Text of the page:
As with so many stories that have to do with how particular organizations within our community run themselves when faced with serious challenges, there are so many aspects of this story that remain to be disclosed.
Which leads me to the second major story which I referenced at the beginning of this column: the dismissal of Adam Bronstone as Jewish Federation CEO – something that was unprecedented in either the history of the Federation or its predecessor, the Winnipeg Jewish Community Council.
Bronstone’s tenure as Federation CEO was an uneasy one.  A cerebral sort – he had a PhD in International Relations, apparently Bronstone had impressed the hiring committee that was tasked with finding a replacement for outgoing CEO Bob Freedman back in 2014. “He gave a really good interview”, I was told. Later, when more and more questions began to be raised as to Bronstone’s fitness for the position, members of the hiring committee were blamed for not doing a proper job of vetting their search. But, at the time, Bronstone did seem to be qualified for the job - and he was a former Winnipegger to boot.
It’s never easy to step into the shoes of someone who had held a position for as long as Bob Freedman had (27 years), and who was thoroughly versed in all the ins and outs of running what had grown into a fairly large bureaucracy. (The Jewish Federation now employs 17 people – a far cry from the days when the late Izzie Peltz used to run things essentially on his own with the help of his secretary.)
Bronstone told me that he had wanted to streamline operations at the Jewish Federation and have it obtain a better idea what its core purpose  should be. Whether or not his assessment that the organization of the Federation needed updating, his personality and temperament did not endear to him to many of the people he worked with – nor, apparently to members of the Federation board.
Bronstone was regarded as aloof and autocratic by many. In the end, he was also forced to shoulder a large degree of responsibility when the Combined Jewish Appeal 2014 campaign fell some $200,000 short of reaching its goal.
While it was pointed out that, in the two years prior to Bronstone having taken over the position of Federation CEO, legendary fundraiser Gail Asper had chaired the CJA campaign, thus leading to the campaign setting new records both those years, the accusation that Bronstone was insufficiently involved in fundraising himself seemed to prove his undoing.
Now that the Federation is in the hands of longtime Federation employee Elaine Goldstine, morale seems to have improved at the Federation. There is a question though, whether the Federation does need to be “shaken up”, as Bronstone suggested was the case. Like many other Jewish institutions in this city, the Federation does tend to rely on past and established practices, rather than seeking to reinvent itself.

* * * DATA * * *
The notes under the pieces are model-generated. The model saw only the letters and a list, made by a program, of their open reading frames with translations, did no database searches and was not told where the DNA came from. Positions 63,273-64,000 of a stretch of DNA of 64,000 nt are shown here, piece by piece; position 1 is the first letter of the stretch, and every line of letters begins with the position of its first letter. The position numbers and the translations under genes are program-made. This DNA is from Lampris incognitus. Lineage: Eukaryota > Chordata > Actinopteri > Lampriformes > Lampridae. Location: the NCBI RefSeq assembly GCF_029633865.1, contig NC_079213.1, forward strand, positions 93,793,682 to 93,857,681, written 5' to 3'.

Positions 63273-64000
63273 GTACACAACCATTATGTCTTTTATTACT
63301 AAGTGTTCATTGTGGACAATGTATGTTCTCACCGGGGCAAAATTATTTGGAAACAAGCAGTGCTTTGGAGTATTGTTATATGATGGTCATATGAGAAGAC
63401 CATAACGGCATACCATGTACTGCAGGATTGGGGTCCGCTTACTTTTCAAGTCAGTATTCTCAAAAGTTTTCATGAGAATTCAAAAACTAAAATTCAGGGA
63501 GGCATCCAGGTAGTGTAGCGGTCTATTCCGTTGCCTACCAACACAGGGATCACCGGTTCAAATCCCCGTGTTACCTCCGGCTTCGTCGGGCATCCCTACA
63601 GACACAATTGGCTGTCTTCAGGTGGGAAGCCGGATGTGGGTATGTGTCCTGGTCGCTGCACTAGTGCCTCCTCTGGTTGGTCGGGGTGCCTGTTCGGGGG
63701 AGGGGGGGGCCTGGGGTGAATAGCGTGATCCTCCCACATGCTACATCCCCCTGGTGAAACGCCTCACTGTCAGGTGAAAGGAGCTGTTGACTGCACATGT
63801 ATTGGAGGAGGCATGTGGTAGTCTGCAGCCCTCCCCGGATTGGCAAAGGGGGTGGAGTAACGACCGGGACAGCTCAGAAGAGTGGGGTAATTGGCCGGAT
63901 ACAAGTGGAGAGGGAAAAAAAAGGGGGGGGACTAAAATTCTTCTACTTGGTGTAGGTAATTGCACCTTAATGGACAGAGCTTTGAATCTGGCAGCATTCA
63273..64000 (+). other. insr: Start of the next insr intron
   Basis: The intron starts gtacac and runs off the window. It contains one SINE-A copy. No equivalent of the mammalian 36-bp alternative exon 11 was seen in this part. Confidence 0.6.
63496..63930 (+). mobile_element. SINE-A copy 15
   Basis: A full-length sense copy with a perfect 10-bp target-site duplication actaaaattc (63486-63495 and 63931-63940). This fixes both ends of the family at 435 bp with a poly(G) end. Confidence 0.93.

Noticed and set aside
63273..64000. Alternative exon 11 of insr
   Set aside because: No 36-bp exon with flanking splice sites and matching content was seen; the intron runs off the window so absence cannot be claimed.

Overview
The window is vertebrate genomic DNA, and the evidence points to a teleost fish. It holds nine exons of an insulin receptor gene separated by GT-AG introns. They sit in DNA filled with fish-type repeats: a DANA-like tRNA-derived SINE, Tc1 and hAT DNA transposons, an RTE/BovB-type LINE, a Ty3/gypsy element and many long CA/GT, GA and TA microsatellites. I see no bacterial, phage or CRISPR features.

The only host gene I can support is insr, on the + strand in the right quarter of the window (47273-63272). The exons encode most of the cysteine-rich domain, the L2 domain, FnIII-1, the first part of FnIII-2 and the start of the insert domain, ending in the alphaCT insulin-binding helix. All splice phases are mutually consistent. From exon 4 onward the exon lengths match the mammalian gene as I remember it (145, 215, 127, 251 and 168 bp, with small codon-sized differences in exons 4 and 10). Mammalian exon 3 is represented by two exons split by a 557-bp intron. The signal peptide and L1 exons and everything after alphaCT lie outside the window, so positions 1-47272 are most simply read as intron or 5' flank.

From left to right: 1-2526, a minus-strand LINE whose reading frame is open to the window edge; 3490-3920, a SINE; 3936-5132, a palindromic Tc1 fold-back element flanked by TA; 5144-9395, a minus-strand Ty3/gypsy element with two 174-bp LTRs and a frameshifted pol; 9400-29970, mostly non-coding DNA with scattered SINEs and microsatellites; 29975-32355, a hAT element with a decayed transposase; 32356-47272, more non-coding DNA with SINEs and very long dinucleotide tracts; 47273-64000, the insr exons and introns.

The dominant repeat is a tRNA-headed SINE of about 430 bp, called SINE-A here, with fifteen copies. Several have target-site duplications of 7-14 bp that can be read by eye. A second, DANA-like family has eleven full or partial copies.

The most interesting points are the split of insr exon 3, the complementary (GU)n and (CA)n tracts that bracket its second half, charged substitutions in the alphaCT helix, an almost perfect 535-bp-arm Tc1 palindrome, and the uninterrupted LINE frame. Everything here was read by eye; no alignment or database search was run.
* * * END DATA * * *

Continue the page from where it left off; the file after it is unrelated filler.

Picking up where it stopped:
Sometimes that’s not a bad thing, especially when things are going well, but it’s not at all clear that the future of Winnipeg’s Jewish community is as rosy as the Federation had been suggesting was the case ever since the project “Grow Winnipeg” was announced by the Federation in 2001. At that time the population of Winnipeg’s Jewish community was about 14,000 and the plan was to see our population grow to 18,000 by 2010.
While the surprising influx of many Israeli families into Winnipeg did contribute to what seemed to be a growth in our community here, and community leaders such as Gail Asper were heard to say that our community now numbered 16,000 (in 2014), the results of the National Household Survey of 2011 must have come as a shock to Jewish Federation planners.
In 2014 the Jewish Federation released findings from a Montreal demographer by the name of Charles Shachar, who had come to the conclusion that, as of 2011, our population was no more than 13, 690. Thus, despite the relatively large scale immigration of many Israelis into our community over the previous decade, our population had shrunk, not grown. The only conclusion one can draw is that there has continued be a large exodus of Jews from Winnipeg – something that has plagued our community for years, but which shows no sign of abating.